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by Rizal Hamdan 15th December 2020


On the 4th of December, the United States House of Representatives approved a bill on decriminalising marijuana.

The landmark legislation would ultimately lead to the removal of non-violent marijuana-related convictions.

Meanwhile, the United Nations Commission on Narcotic Drugs (CDN) removed marijuana from the strictest control schedule listing, in recognising its medical and therapeutic benefits.

In my opinion, it was a watershed moment for decades-old educational advocacy by various organisations and individuals across the globe on the substance's medical benefits.

Historically, the prohibition on marijuana was heavy laden with a racist narrative. In the United States, during an official hearing on the marijuana law in the 1930s, claims were made by the anti marijuana group about the substance's ability to cause Mexican men to behave disruptively and solicit sex from white women.

Eventually, it became the foundation for the Marijuana Tax Act 1937 that wanted to regulate the use of the substance in the country. It was not until Richard Nixon's presidency that marijuana was officially outlawed as the Controlled Substance Act 1971 was passed by Congress.

Since then, marijuana use was not only restricted, but was also criminalised and millions were thrown into prison.

The new approach of the US policy on harm reduction may soon cause a snowball effect across the world. Many countries are likely to jump on the bandwagon and review their policies on drugs, as a response to the decriminalisation and reclassification of marijuana by the US and the United Nations.

Malaysia is known for having the world's toughest drug laws. Those caught possessing or consuming marijuana of up to 50g are sentenced to five years' imprisonment, lashes or fines up to RM20,000.

Possession of more than 200g is deemed to be drug trafficking by the Dangerous Drugs Act and punishable by death.

The definition of drug trafficking itself is problematic and ambiguous. In most cases, "drug mules" were convicted rather than the traffickers, who reap the benefits of the narco-economic system.

The nature of drug laws in Malaysia is more punitive than rehabilitative. In 2016, the official capacity of the prison system was 45,650 convicts.

However, the occupancy had reached 55,490 persons. In 2017, the number had increased to 59,600 convicts, with 56 per cent being non-violent and minor drug offenders (marijuana related cases).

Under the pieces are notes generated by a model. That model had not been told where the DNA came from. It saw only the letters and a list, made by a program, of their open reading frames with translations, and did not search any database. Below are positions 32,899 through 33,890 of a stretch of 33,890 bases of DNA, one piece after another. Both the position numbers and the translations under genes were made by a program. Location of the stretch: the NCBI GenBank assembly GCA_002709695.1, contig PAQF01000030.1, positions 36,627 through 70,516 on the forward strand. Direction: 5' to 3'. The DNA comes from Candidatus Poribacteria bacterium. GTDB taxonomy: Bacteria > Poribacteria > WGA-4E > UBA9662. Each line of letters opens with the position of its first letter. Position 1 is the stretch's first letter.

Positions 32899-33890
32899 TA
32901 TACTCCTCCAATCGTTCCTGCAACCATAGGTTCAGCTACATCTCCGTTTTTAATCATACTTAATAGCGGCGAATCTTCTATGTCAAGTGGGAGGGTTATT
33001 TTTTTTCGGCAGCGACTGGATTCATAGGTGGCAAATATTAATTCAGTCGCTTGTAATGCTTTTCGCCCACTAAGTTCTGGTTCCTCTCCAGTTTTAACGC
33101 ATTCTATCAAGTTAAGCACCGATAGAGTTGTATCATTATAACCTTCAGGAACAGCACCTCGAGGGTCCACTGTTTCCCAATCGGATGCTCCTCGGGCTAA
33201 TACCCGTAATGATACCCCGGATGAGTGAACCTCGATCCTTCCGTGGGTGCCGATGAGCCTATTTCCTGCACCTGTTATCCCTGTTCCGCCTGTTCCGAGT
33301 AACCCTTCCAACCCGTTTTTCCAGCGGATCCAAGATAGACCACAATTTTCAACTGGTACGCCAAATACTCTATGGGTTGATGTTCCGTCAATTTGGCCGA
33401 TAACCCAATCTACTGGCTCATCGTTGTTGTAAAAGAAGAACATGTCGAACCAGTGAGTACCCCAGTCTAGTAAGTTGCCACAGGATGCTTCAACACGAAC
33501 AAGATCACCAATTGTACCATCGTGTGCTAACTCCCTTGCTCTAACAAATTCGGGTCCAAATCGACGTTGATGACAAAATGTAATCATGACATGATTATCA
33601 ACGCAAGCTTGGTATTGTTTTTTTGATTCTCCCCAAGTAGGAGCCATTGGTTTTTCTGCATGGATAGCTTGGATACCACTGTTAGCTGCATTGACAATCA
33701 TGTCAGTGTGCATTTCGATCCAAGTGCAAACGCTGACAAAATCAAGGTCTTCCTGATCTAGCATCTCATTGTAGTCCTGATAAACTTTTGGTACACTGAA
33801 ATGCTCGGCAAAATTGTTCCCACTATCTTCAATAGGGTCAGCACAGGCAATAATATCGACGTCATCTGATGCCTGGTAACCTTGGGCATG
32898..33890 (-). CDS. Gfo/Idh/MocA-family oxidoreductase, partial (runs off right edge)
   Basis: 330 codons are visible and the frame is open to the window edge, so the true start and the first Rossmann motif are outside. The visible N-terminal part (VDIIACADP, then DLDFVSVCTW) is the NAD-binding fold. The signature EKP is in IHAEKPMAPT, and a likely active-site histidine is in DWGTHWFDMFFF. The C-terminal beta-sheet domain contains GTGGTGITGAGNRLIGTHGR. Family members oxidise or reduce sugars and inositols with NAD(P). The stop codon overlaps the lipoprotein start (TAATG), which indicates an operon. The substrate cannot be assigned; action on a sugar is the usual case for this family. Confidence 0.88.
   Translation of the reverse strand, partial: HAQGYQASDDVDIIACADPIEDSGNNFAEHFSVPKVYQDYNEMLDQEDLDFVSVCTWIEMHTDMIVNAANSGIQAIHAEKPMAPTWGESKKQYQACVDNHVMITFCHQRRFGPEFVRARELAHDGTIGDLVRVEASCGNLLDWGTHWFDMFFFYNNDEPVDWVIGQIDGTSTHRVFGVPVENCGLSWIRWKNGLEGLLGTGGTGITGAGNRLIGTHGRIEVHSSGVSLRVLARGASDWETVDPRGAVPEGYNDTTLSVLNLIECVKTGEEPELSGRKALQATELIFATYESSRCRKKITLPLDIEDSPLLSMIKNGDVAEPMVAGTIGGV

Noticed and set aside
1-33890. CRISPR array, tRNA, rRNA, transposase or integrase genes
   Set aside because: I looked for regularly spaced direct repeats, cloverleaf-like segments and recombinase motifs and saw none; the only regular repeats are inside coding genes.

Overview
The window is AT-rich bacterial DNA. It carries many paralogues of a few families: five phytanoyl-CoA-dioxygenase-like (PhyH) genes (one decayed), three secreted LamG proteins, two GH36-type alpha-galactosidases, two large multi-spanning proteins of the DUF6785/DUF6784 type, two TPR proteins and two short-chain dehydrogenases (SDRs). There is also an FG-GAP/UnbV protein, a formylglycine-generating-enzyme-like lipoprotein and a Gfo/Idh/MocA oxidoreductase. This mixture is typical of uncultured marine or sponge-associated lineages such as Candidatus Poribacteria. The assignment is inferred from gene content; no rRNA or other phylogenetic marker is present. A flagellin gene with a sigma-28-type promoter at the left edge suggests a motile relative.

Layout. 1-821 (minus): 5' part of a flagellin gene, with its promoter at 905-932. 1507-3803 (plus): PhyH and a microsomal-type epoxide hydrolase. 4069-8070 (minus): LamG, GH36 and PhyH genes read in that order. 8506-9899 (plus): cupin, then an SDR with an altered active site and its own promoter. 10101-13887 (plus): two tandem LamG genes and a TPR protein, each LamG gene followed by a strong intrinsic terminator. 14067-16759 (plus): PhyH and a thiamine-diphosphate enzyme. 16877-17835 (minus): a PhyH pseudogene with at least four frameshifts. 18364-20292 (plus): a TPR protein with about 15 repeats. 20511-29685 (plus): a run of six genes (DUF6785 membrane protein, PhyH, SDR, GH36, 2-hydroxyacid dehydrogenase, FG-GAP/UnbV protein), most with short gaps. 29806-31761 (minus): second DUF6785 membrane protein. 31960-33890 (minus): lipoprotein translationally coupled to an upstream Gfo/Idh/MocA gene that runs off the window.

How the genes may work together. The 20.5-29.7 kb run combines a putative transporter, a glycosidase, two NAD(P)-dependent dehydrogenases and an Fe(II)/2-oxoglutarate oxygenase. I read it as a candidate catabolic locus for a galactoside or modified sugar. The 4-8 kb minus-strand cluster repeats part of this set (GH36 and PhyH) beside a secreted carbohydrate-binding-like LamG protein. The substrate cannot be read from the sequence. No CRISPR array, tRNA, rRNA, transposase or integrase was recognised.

As a result of overpopulated prisons, other issues such as dilapidated facilities and the welfare of the convicts began to simmer.

When the pandemic hit the nation, that overpopulation produced the Tembok cluster, which brewed behind the walls of Alor Star Prison and reported a total of 224 cases.

The public might be confused between the notions of decriminalisation and legalisation.

Decriminalisation means that the possession of small amounts of marijuana will trigger minimum or no criminal penalties, although fines and citations may still be levied. Ultimately, marijuana is not entirely about recreational drugs.

There is also medical marijuana, a product made through the extraction of cannabidiol (CBD) from cannabis plants.

CBD can be used for pain control and as a treatment for depression. Medically, it is known that marijuana consumption appears to ease multiple ailments such as nerve pain and nausea. Nonetheless, the use of marijuana as a remedy requires a doctor's prescription.

The Asian Cannabis Report published by the Prohibition Partners estimates that Asia's medical marijuana market will be worth more than US$5.8 billion. Thailand alone is projected to generate US$661 million by 2024.

Without the government's regulation and legalisation, this industry remains in the hands of the outlaw drug cartel and billions of dollars worth of tax is lost.

Although legalisation is far beyond reach in Malaysia, for the time being, the government must review the national drug policy and laws, and eventually take a step towards the decriminalisation of marijuana.

At the end of the day, educative and rehabilitative policies are better than punitive ones.

This article was originally published in The New Straits Times on the 14th of December 2020.

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